For the first time ever, The Joy of Sake, the biggest sake tasting soiree outside of Japan, will bring its American brand of culture-crossing conviviality to Japan. On Nov. 2, the event, which originated in Hawaii, will be celebrating its anniversary in Tokyo.

“It’s the 10th year for us, so we wanted to do something special,” says organizer Chris Pearce, ” and Japan is the place where sake comes from.”

The event will showcase 329 premium brews from 166 producers around the country and feature complementary appetizers from 12 local and U.S.-based restaurants, as well as live music and hula dance performances. Apart from the hula dancers, the most noticeable difference between The Joy of Sake and the sake tastings held regularly in Tokyo has to be the number of guests who will be coming from abroad. In addition to several volunteers from the United States, a group of sake enthusiasts from Hawaii will be flying in specifically to attend the event. Pearce anticipates up to 200 international visitors.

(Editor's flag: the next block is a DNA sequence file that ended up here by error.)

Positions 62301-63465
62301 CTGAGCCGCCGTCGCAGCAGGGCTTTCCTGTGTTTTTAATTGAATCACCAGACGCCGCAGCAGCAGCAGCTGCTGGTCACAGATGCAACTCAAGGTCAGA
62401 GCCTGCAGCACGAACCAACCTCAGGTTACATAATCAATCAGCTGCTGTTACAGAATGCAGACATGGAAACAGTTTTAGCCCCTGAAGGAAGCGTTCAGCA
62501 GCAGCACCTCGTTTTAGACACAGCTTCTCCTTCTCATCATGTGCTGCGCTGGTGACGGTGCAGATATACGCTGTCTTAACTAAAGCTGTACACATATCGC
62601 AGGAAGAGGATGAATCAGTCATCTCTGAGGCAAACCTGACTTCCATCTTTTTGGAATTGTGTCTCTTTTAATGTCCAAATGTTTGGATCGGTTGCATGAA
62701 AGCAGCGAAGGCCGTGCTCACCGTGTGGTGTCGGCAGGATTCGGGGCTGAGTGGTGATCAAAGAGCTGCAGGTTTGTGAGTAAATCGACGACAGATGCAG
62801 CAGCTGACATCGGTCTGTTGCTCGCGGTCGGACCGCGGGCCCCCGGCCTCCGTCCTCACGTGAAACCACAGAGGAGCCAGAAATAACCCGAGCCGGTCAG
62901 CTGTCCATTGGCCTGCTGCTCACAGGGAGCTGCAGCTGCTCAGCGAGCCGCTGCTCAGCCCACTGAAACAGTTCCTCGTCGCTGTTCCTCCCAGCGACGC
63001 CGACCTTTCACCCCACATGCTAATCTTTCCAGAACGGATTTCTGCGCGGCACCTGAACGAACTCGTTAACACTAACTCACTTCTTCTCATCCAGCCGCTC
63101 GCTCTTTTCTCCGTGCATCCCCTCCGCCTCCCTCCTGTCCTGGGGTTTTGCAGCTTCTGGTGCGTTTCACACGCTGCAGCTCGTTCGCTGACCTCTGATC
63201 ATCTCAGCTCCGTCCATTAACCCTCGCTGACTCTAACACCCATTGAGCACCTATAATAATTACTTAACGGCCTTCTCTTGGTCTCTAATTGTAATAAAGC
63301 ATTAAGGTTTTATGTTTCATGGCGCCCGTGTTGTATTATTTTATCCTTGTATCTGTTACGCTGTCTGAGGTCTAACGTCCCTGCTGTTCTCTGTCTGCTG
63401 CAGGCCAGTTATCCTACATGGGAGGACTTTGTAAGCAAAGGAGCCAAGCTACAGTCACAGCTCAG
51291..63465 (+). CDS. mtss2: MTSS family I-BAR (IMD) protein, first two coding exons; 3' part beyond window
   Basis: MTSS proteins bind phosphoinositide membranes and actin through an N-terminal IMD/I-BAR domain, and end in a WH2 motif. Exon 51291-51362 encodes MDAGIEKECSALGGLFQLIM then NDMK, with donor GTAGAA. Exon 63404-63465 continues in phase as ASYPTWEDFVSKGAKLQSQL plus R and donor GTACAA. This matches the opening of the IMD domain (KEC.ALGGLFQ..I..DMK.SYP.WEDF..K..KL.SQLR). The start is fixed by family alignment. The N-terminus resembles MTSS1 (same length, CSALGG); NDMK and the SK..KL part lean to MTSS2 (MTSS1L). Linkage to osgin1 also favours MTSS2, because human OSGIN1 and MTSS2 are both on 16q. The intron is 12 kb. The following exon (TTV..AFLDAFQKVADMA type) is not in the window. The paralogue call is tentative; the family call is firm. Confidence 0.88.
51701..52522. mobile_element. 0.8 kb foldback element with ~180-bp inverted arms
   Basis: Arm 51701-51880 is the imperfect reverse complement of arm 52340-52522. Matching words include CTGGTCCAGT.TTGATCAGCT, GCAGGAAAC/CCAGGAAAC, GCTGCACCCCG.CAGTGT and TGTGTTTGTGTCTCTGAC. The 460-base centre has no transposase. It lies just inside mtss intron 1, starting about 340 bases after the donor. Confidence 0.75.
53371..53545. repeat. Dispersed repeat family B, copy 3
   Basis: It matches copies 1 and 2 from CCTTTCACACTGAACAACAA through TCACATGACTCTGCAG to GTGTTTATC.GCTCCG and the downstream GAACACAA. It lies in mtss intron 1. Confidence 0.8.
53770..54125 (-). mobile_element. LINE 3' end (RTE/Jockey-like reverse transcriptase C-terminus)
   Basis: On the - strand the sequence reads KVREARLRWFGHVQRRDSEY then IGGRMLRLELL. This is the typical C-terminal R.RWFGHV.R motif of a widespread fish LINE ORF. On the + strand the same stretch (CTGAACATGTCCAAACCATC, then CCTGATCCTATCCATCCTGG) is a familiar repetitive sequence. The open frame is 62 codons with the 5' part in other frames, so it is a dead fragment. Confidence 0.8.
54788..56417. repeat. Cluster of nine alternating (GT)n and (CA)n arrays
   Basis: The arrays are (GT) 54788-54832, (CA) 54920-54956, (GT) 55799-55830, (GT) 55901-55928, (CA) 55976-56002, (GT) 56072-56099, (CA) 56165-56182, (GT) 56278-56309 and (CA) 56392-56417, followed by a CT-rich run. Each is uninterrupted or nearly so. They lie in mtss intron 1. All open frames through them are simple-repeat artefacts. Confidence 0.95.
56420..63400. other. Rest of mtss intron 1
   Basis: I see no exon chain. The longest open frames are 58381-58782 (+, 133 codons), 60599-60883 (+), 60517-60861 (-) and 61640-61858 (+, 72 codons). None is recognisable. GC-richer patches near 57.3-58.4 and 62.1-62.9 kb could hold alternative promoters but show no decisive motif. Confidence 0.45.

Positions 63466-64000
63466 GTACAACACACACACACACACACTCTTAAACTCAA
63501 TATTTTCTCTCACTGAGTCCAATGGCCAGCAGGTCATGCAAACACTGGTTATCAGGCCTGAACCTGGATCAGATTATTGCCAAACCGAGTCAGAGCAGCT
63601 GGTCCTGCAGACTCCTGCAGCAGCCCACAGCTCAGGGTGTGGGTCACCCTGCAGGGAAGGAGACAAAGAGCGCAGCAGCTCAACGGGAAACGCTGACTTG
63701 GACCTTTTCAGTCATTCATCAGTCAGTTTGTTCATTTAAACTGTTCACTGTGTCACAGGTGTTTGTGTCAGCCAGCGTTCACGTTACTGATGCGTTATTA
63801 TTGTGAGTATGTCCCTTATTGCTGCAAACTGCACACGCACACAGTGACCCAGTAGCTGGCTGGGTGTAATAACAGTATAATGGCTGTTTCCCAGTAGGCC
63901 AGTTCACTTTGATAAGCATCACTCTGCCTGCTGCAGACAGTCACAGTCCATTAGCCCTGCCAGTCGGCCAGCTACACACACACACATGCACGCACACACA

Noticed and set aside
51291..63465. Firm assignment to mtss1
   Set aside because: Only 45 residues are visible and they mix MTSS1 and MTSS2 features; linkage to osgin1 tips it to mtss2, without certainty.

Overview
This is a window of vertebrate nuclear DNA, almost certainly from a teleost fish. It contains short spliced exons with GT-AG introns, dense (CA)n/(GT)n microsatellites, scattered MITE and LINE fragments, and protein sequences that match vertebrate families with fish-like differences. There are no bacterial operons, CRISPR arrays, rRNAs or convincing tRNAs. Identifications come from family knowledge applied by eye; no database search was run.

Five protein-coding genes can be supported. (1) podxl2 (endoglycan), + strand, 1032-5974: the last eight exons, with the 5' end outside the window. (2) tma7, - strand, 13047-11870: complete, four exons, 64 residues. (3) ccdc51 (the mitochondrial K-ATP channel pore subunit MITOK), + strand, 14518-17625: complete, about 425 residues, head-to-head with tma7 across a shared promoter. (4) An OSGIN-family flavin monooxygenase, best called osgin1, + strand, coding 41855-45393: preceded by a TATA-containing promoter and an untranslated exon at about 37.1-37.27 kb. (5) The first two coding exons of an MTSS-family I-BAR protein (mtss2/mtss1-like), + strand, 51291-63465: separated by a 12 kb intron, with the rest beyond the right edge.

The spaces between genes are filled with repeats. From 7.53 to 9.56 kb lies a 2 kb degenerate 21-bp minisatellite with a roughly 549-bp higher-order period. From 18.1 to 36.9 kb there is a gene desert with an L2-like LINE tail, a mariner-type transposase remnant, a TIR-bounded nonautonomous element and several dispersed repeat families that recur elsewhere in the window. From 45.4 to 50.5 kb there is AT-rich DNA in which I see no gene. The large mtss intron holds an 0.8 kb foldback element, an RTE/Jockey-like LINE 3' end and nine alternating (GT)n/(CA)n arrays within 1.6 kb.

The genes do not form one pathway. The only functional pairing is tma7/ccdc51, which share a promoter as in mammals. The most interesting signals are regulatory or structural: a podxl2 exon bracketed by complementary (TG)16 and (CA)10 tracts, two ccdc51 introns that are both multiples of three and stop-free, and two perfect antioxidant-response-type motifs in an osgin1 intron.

The concept for The Joy of Sake is loosely based on the public tasting events in Hiroshima and Tokyo that follow the Japan National Sake Appraisal, an annual contest held by the National Institute for the Research of Brewing. Consumers are invited to try all of the entries to the competition after evaluation.

The Joy of Sake Tokyo event is the last in a series of roving sake parties that will take place in Honolulu, San Francisco and New York after the U.S. National Sake Appraisal in Honolulu on Aug. 17. The sakes are judged over two days by a team of 10 Japanese and American experts, and this year the top three entries in each category will be announced. In addition, one or more “Citations of Excellence” awards will be announced for labels that have performed consistently at a high level over the last 10 years.